City Council approves Evanston Public Library property tax levy

Rebecca Savransky, Managing Editor

Aldermen voted Monday night to increase residents’ annual property tax to benefit the Evanston Public Library during a special City Council meeting, after previously delaying the vote to allow for more discussion on the issue.

The ordinance, which passed in a 7-to-2 vote with Ald. Ann Rainey (8th) and Ald. Coleen Burrus (9th) dissenting, will raise the amount of tax funding the library can take from residents by about $800,000.

The ordinance for the library’s tax levy was introduced at a City Council meeting on Oct. 25. The requested levy will total more than $5.8 million, which exceeds EPL’s funding cap of $5 million.

Burrus, who opposed the tax, said that many people in the community do not have the money to afford the increase. She said that those who serve on the library board may not realize that some residents do not have sufficient funds and questioned why the library needed to raise the state statute limit.

“I believe that the library board is only concerned with the library and not taking into deliberations how the increase in taxes affects all other Evanstonians,” Burrus said.

Although the library is doing great work, Rainey said, they should not be asking for this large of an increase, noting there are other ways to generate additional taxes.

“You can say how wonderful it is to serve poor people, etc., but the very poor people you’re serving are going to get bit by the increase,” she said. “It’s wrong.”

After Burrus and Rainey stated their reasons for dissenting, Ald. Donald Wilson (4th) noted that the library’s programming benefits the community. Wilson, who supported the ordinance, said that this is an “appropriate expenditure.”

During public comment, several residents talked about the importance of the library in the community, noting that it provides vital services for the city. Many residents requested aldermen approve the tax increase to ensure the library can continue its programming.

Evanston resident Joan Hickman said library officials responded positively after she voiced concerns that the library only has programs geared toward black members of the community during February, which is African American History Month. The library launched a program called “11 Months of African American History” earlier this year. Those who work there have shown their commitment to the residents and the tax will help to continue this, she said.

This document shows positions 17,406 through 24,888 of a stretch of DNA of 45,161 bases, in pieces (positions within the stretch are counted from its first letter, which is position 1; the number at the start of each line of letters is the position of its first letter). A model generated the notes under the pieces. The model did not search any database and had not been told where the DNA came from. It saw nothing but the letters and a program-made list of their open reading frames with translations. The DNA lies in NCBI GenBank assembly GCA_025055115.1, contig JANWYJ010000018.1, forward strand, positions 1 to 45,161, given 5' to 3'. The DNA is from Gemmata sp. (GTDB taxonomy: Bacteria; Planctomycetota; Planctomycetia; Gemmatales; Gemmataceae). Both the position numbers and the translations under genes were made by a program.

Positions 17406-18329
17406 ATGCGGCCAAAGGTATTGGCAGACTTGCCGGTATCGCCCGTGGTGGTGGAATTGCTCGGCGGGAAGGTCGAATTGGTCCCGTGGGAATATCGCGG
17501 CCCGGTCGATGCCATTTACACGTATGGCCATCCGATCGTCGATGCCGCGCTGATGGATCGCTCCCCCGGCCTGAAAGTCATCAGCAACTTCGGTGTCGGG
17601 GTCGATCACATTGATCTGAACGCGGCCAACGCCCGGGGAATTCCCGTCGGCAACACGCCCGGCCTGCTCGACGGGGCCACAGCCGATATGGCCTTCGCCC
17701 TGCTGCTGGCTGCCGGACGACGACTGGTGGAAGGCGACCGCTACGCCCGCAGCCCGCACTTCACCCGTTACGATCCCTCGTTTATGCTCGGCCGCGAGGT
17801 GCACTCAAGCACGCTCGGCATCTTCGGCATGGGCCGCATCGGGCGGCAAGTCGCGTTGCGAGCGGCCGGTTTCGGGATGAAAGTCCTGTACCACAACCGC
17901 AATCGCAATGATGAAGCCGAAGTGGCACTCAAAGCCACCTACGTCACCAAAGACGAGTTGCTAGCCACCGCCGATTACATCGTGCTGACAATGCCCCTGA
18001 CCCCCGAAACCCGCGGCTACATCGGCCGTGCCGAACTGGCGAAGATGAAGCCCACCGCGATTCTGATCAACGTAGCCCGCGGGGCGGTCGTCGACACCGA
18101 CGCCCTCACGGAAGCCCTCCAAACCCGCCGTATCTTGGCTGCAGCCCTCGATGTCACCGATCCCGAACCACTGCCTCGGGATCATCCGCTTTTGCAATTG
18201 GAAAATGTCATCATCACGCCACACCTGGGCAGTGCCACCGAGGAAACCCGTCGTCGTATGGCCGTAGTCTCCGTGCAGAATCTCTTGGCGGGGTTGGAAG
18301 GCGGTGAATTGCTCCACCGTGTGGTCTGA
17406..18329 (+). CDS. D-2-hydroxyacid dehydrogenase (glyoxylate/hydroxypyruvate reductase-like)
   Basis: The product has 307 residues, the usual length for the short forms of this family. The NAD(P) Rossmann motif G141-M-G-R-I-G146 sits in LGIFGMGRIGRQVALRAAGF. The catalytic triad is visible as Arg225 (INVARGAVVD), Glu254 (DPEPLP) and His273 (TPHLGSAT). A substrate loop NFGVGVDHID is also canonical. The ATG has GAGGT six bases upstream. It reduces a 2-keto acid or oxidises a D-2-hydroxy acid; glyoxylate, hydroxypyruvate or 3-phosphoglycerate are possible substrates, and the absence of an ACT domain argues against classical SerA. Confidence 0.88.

EPL has also partnered with multiple organizations, including the Dajae Coleman Foundation and Youth Organizations Umbrella Inc., in addition to providing a space for groups to hold their programming.

Kristin James, the president of the Evanston/Skokie Council of Parent Teacher Association, emphasized the importance of the library and its programming to students in Evanston schools. In addition to sponsoring the special education resources fair, which looked to increase community, EPL has also provided a space to host diversity and inclusion programming, an initiative which has attracted more than 400 participants, James said.

“They have been phenomenal in supporting education and building community. They are seen as an advocate, a resource and a support to our school librarians and our parent groups,” she said. “This is a central location, a location that is safe for all of our parents and our children in the Evanston community.”

James emphasized that at this time, the library’s programs are essential to the community.

“Now is the time to support the public library,” she said.

Aldermen also approved a permit for Domino’s Pizza, which plans to open in Evanston, in an 8-to-1 vote.

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